Washington D.C. marijuana decriminalization of an ounce or less starts today


Washington D.C.

Washington D.C. adults (and minors) packing up to an ounce of weed on them can breathe a little easier today walking around town, as decriminalization laws went into effect that makes having ounce or less a civil infraction with a fine of $25.
That is a huge improvement from how things were yesterday, when those same residents were facing misdemeanor charges, six months in jail and a $1,000 fine.

The new law also means that cops can’t really do anything if they happen to smell raw marijuana on someone. Cops also can’t require someone with under an ounce to show them an ID because marijuana possession isn’t technically a crime.
But watch out, not all of the city is actually the city. A large chunk of D.C. is federal land, and marijuana possession there is still illegal. So, don’t go toking up at Lincoln’s feet and expect to simply walk a few bucks lighter in the wallet if you get caught. The same goes for people in federal housing – getting caught there can jeopardize your living situation. Also, having more than an ounce will still get you arrested in D.C.
Toking up in public remains illegal, but possession of marijuana paraphernalia like pipes, papers, bongs and one-hitters are also now decriminalized. Selling pot is still illegal, but giving another person an ounce or less falls under the new civil infraction laws.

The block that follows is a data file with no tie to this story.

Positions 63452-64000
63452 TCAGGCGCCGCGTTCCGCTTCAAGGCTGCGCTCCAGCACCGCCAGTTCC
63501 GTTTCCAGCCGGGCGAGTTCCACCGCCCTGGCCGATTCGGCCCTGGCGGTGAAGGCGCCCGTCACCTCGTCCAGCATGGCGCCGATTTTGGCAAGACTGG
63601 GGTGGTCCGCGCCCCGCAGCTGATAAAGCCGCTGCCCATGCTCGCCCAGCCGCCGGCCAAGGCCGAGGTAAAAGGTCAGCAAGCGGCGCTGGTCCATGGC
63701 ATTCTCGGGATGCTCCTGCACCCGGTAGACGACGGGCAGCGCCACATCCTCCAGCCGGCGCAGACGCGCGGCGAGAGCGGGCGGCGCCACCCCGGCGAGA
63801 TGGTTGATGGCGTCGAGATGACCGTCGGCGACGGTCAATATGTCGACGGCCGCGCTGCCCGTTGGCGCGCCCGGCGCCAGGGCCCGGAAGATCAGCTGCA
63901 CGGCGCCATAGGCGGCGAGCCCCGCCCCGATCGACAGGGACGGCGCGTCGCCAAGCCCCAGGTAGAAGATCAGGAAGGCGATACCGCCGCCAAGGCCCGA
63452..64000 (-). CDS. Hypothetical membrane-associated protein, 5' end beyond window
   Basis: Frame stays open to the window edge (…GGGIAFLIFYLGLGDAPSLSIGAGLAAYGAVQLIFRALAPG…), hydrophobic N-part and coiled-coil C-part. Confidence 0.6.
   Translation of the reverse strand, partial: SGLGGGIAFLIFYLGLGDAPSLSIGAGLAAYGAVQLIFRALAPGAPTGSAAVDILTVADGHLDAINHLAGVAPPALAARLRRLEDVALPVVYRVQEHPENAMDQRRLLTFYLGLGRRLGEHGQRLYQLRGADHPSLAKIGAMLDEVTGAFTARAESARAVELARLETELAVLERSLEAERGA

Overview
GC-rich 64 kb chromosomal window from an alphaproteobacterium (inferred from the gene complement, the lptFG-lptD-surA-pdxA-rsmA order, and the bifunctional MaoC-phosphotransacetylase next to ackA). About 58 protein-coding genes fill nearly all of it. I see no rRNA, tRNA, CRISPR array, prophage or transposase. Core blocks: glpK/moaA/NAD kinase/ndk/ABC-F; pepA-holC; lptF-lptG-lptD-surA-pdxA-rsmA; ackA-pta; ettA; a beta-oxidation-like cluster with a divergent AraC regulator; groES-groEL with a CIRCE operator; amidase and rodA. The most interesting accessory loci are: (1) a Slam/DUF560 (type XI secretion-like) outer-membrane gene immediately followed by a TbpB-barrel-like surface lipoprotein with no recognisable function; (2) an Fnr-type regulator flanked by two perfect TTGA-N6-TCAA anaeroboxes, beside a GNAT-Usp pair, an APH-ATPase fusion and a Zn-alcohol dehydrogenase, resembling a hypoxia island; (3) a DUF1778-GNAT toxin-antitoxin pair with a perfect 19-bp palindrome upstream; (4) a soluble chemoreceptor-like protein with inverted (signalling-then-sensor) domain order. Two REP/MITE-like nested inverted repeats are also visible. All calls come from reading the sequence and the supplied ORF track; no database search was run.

Oh, and if the cops bust you they have to take your pot.
Gwendolyn Crump, spokeswoman for the Washington D.C. Metropolitan Police Department, said police will follow the new directive.
The move should help curb some of the racially-biased arrests in the city. According to the ACLU, D.C. had the highest rate of marijuana possession arrests in the United States and that around 90 percent of those arrested were black. Figures like that prompted the 10 to 1 D.C. City Council vote in favor of decriminalization earlier this year.
“I think we’re going to see a real positive change in the District of Columbia,” Councilman David Grosso told U.S. News. “We know that every single touch with the criminal justice system, unfortunately, has a negative impact on our residents’ lives.”
The move isn’t very popular with others, though. Congressman Andy Harris, a Republican from Maryland, has attempted to block the decriminalization a well as any future efforts with an amendment attached to a Congressional spending bill. Basically, it would prevent D.C. from using any money “to enact or carry out any law, rule, or regulation to legalize or otherwise reduce penalties associated with the possession, use, or distribution of any” controlled substance, including marijuana.
Thankfully, most seem to agree that the bill will not be approved as it is written and Harris’s threats aren’t going to come to fruition.
So, in the meantime D.C., rest a little bit easier knowing that a huge tool in oppressing a massive part of your city is no longer accessible to police.